In the fall of 2006, we launched the MIT Energy Initiative (MITEI)—committing the Institute’s expertise and capabilities to help meet the world’s energy challenges through research, education, campus energy management, and outreach. As we celebrate the Initiative’s fifth anniversary, it seems appropriate to reflect on MITEI’s accomplishments, but as importantly, also on its future opportunities to make meaningful contributions to energy sustainability in a rapidly changing energy marketplace.
By design, MITEI’s research, analysis, and education activities have focused both on innovations for conventional energy sources and on new technologies that could help transform global energy systems. This dual, adaptive approach has been essential to MITEI’s success, promoting the development of high-impact energy technology options in a persistently evolving landscape. Consider how the global energy marketplace has changed in the last five years alone:
In 2006, global energy demand was soaring. It has now stagnated, as many regions and nations grapple with a severe economic downturn. And yet oil prices remain stubbornly high for a slow economy, underscoring both concerns about the security of oil supply and the need to develop affordable, scalable alternative transportation fuels.
The state of the economy has also intensified interest in boosting economic productivity. Research to improve energy efficiency, increase affordable energy supplies, and develop advanced “green tech” manufacturing technologies could help enhance productivity and competitiveness.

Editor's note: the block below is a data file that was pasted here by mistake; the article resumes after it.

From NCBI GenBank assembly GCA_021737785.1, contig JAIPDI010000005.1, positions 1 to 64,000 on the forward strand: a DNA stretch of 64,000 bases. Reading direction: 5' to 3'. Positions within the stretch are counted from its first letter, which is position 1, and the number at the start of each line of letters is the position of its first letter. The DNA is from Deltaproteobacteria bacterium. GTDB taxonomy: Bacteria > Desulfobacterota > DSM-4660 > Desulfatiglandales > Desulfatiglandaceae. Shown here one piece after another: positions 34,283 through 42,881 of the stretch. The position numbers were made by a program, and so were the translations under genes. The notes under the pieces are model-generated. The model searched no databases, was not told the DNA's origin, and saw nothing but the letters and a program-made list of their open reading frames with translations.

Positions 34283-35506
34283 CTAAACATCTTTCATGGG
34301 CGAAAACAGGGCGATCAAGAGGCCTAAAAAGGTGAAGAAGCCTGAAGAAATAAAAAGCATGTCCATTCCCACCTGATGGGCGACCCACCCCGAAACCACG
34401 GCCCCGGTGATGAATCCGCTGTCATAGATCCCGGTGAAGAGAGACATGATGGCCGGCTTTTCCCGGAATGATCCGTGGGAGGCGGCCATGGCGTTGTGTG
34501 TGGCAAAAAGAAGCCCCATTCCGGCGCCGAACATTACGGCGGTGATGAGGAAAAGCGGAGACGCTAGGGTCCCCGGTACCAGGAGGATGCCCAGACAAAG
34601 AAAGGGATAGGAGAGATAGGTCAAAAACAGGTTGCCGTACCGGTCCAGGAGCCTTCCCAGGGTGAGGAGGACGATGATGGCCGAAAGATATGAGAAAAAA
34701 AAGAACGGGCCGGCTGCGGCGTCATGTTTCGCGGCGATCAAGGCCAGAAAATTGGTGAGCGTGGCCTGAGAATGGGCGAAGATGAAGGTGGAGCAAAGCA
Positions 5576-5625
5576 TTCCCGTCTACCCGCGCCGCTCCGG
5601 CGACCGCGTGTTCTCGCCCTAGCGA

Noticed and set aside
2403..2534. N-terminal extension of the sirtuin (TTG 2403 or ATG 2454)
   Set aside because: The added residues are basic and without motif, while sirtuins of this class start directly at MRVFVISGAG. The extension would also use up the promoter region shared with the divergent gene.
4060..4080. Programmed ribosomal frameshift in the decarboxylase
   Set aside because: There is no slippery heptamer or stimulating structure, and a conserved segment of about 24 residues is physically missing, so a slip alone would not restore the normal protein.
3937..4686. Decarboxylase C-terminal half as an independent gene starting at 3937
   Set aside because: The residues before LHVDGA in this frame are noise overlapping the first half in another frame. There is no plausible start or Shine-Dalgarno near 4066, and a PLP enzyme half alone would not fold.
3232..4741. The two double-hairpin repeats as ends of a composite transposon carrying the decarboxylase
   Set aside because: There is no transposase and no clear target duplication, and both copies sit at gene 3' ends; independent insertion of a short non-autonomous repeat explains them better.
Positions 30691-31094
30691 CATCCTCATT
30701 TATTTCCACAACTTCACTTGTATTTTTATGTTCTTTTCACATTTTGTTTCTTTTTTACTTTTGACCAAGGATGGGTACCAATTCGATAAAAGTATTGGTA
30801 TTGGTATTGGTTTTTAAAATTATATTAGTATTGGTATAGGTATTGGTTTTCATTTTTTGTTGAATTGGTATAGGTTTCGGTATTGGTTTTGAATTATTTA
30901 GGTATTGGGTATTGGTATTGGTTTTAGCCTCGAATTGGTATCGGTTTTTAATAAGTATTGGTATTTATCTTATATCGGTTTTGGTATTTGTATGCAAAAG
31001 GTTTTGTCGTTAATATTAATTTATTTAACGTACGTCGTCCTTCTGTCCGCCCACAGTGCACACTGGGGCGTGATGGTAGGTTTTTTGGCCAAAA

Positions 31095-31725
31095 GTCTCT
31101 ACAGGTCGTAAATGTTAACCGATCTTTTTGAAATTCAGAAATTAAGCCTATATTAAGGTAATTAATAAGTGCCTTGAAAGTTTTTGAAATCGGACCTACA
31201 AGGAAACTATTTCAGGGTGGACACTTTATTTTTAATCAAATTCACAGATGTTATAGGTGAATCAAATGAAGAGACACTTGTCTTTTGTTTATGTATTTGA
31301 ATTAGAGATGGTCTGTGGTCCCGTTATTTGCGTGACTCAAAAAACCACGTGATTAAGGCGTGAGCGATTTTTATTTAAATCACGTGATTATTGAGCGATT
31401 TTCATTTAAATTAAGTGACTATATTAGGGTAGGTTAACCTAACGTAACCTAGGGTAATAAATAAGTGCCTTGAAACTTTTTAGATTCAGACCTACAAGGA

In the early days of MITEI, we were hopeful that the United States and other key global players would take concrete, concerted steps to reduce greenhouse gas emissions. But progress under the Kyoto Protocol appears to be stalled, and climate legislation failed to pass the US Congress. This lack of consensus argues for greater focus on developing low-carbon technologies that meet multiple policy objectives, not only greenhouse gas mitigation.
The US economic stimulus package funded extensive energy research; now this funding has ended, and the US economic malaise has called into question investments in R&D. The changed economic environment has created uncertainty about funding to drive energy innovation and clean technology deployment.
Renewable Energy Realities
Renewable energy technologies now confront the realities of economic stress, high costs, and growing political opposition to mandates or subsidies. Whether through new materials, economies of scale, or new distribution methods, renewable energy research must focus, above all, on cost reduction.
Conventional Energy Realities